While I was offline for the past month, life went on at full force here at Razzberry Corner. I have so much to blog about from the past month, such as the earthquake that hit Washington DC, then the hurricane that hit us, how it rained for an entire month, all the flooding that occurred, how we didn't have power or water or phones, the list of potential blog posts is huge! And I haven't even begun to talk about the guineas or the chickens yet! I'd love to share it all with you!
But, you know, life does not stand still.
Saturday I was touched by the baby deer story and had to share that on Sunday, despite the fact that it was a current event and not something that I had saved up in my mind to share.
And Monday's post is yet another breaking news story.
Lilly is a bantam hen, part Americana. She's the daughter of Lucy, I made sure to hatch a Lucy egg one year because Lucy is a sweetheart. And so Lilly was born. I've raised sweet Lilly from an egg. Lilly is even sweeter than Lucy, if that's possible. They both have the same personality.
Stay with me here, here comes some details...
Somehow our chicken got scaly leg mites in the past year. Scaly leg mites live under the scales on the feet and legs, spending their entire life cycle on the birds feet. They spread by direct contact with other birds. The scaly leg mites bury under the scales and it is the irritation of the skin that causes the thickening of the scales. The legs and feet may become swollen, tender and have a discharge or exudate forming under the scales.
They can be brought in via wild birds, such as starlings, sparrows, crows, swallows, etc. They can be picked up at poultry shows, sales, auctions, anywhere there is contact with other avian life. They can be carried in with rodents who enter the coops or pens in search of food. Early intervention is necessary to prevent debilitation in the flock.
We saw that we had a mild scaly leg mite issue many months ago and started treating the birds immediately. We use Adams Plus Pyrethrin Dip. This is used for ticks and fleas on cats and dogs. We just make a warm bath and dip just the chickens feet and legs in the bath for a couple minutes each. We repeat every night, or once a week or as often as we think it's needed. We do it at night time. It gets rid of the scaly leg mites, no problem.
I read online to try Vaseline on the chicken's feet for leg mites, and so I tried it, but it makes a gooey mess. It didn't get rid of the mites, but the next morning the birds had softer feet. However, they ran outside and everything stuck to their sticky feet, and then they were covered in dirt and mud. Maybe I applied too much Vaseline, I don't know.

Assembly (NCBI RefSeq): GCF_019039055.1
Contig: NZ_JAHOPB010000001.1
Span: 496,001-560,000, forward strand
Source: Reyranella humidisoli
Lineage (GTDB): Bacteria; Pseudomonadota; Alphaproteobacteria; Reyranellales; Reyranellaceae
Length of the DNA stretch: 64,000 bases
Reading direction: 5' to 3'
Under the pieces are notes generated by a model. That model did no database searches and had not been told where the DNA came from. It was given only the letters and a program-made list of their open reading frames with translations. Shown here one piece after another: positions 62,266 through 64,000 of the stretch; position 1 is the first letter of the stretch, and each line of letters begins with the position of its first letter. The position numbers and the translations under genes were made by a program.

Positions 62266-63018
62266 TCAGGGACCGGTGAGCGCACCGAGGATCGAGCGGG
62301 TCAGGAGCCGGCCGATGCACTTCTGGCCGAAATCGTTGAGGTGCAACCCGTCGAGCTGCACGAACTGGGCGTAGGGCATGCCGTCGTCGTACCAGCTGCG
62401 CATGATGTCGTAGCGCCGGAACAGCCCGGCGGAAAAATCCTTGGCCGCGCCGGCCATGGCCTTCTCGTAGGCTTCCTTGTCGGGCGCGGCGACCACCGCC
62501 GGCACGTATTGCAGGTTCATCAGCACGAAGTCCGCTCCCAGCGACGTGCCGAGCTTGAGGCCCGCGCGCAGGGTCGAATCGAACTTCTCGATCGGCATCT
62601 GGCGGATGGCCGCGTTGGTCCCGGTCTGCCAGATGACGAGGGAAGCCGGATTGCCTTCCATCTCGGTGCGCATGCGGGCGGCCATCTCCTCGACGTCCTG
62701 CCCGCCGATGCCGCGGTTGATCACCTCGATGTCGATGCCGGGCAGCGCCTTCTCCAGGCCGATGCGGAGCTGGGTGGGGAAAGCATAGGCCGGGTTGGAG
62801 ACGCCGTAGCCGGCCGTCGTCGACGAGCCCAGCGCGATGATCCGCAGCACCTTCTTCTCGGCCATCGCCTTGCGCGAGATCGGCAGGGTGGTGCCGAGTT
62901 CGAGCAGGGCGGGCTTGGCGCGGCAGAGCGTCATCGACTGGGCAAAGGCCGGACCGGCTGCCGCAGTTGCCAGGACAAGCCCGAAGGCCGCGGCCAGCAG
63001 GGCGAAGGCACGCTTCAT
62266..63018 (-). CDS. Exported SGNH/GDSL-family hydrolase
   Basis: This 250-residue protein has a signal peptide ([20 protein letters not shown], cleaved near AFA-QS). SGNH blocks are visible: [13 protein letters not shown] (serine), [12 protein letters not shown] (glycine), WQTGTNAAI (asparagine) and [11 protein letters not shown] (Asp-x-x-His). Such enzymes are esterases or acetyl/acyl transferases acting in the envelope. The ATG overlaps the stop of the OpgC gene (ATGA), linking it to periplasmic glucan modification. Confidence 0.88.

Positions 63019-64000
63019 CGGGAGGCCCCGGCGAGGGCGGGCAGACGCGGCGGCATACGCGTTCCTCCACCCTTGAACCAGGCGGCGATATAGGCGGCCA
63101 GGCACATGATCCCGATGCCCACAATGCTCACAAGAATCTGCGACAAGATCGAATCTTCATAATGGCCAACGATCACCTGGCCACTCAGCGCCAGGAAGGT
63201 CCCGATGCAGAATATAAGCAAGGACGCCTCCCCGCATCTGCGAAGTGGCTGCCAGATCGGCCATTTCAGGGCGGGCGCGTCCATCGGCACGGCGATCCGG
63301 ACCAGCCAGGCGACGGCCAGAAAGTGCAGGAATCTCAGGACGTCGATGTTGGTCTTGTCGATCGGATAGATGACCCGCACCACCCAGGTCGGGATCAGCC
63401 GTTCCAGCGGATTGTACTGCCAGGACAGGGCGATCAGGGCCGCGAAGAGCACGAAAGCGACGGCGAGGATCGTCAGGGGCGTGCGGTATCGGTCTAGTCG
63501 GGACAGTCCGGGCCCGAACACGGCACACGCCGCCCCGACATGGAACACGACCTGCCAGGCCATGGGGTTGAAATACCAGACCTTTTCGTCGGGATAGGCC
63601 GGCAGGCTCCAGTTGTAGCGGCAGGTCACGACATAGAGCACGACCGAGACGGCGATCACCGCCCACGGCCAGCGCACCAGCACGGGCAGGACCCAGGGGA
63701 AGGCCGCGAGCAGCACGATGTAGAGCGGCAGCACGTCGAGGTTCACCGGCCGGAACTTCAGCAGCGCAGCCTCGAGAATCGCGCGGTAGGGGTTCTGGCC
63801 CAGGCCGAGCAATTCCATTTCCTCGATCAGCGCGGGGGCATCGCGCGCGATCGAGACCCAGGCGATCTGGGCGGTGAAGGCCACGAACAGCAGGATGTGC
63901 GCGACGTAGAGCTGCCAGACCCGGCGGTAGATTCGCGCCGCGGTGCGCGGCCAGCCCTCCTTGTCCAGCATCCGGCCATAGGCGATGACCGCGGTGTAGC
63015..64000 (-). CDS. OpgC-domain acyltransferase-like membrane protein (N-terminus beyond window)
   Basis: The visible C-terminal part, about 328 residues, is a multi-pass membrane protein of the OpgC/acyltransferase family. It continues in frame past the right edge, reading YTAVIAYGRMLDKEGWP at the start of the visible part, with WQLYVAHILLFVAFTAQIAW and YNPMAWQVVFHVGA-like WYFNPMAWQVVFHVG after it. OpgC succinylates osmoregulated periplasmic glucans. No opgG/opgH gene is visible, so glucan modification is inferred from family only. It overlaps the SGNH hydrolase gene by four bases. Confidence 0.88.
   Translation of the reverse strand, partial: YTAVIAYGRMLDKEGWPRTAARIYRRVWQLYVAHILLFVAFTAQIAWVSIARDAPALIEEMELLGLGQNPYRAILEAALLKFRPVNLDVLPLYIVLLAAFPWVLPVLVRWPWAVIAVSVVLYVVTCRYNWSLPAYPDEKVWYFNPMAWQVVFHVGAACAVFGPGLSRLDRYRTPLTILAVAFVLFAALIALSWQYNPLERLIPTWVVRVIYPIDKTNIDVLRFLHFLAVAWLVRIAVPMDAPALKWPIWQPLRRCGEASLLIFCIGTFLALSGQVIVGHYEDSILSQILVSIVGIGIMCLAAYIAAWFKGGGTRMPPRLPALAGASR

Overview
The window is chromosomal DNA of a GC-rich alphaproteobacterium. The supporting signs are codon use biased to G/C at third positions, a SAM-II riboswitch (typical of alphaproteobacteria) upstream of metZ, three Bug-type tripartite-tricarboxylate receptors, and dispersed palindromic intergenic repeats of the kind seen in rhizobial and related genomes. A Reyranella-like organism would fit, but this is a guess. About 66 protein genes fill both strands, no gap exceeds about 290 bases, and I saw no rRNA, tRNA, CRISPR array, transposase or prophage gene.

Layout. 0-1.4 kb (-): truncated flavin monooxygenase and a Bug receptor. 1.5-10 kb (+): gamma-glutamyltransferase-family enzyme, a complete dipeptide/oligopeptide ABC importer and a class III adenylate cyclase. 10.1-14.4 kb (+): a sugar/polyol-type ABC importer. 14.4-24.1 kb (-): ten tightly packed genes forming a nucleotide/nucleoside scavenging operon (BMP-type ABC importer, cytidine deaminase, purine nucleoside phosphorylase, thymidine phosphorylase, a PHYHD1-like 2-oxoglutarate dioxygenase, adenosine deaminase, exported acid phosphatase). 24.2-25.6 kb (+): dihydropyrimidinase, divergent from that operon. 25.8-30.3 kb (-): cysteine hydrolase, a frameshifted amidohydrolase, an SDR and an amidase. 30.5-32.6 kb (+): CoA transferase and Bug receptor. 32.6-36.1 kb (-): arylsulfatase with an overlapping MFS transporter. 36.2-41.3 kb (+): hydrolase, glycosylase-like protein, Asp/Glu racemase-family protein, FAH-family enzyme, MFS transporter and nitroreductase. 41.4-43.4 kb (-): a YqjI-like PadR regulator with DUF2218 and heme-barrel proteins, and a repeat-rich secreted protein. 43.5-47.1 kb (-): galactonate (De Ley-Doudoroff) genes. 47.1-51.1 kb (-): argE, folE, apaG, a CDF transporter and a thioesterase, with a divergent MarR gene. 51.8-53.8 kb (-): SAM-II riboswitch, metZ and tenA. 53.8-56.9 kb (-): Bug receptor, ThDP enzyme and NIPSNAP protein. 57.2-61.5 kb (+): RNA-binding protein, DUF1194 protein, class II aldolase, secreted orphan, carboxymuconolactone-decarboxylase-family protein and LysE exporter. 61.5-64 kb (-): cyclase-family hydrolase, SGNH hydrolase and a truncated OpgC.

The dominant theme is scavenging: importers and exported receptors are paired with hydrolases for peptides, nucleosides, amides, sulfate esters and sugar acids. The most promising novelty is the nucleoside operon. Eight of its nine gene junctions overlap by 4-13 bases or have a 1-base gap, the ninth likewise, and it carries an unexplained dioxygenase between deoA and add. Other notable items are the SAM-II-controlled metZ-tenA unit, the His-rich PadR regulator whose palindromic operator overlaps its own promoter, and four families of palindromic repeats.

But anyway, the dip works well for us.
During the past month, I'm sad to say that there was alot going on, with the earthquake, hurricane, constant daily rains, flooding, possible tornadoes, roads all over the area closed making driving to/from work near impossible, power, water, internet and phone outages at our house, with Randy starting a new job, and me going away to training for 2 weeks, with Bob the outside cat getting lost, two guineas being murdered, and horribly, to top it all off, somehow the scaly leg mites returned with a vengeance to our chickens!
And we were too involved to catch the leg mites immediately, and so it got worse.
I noticed on my first full day back at the house on Saturday that Lilly was limping. Badly. I inspected her and saw scaly leg mites, a really bad case of them. I covered her feet and legs with Vaseline, as they were obviously paining her and I didn't want to make the pain worse by putting the Adams dip on her sores. I let her loose in the chicken pen and she looked to be limping less by evening. Saturday night all chickens were dipped, except for sweet Lilly. She got more Vaseline.
Sunday morning I inspected Lilly again. Blood was running down her legs. Scales on her legs had become softened by the Vaseline and possibly she or another bird picked at them, making sores on her legs. She was horribly limping.
And so Lilly came inside. She sweetly stretched out her legs and let me put more Vaseline on her feet and legs, and I put gauze over the Vaseline, and wrapped each leg and foot in vet wrap bandaging tape. So now she cannot even walk. I fed her some peas, put her in a dark bathroom on some towels, turned out the lights, and put a towel over the crack of the door trying to keep it really dark for her. I've checked on her every few hours, turning on the light, offering her broccoli or peas as snacks, she prefers peas. She seems to be resting peacefully and doesn't even attempt to stand when I come in with food.
I don't know how long it'll take for her legs to heal, but if no one is picking at them I'd think they'd heal quickly. I hope the mites aren't too bad. Once the sores heal I'll dip her. Maybe next time I check her legs and re-wrap them, her feet can stay unbandaged, so she can walk some.
Who knew mites could do this to a hen?
Signs were made and put up down the hall going to Lilly's bathroom...
Lilly hates the cats, although they love her.
Good Luck, Lilly-girl!
Get well soon!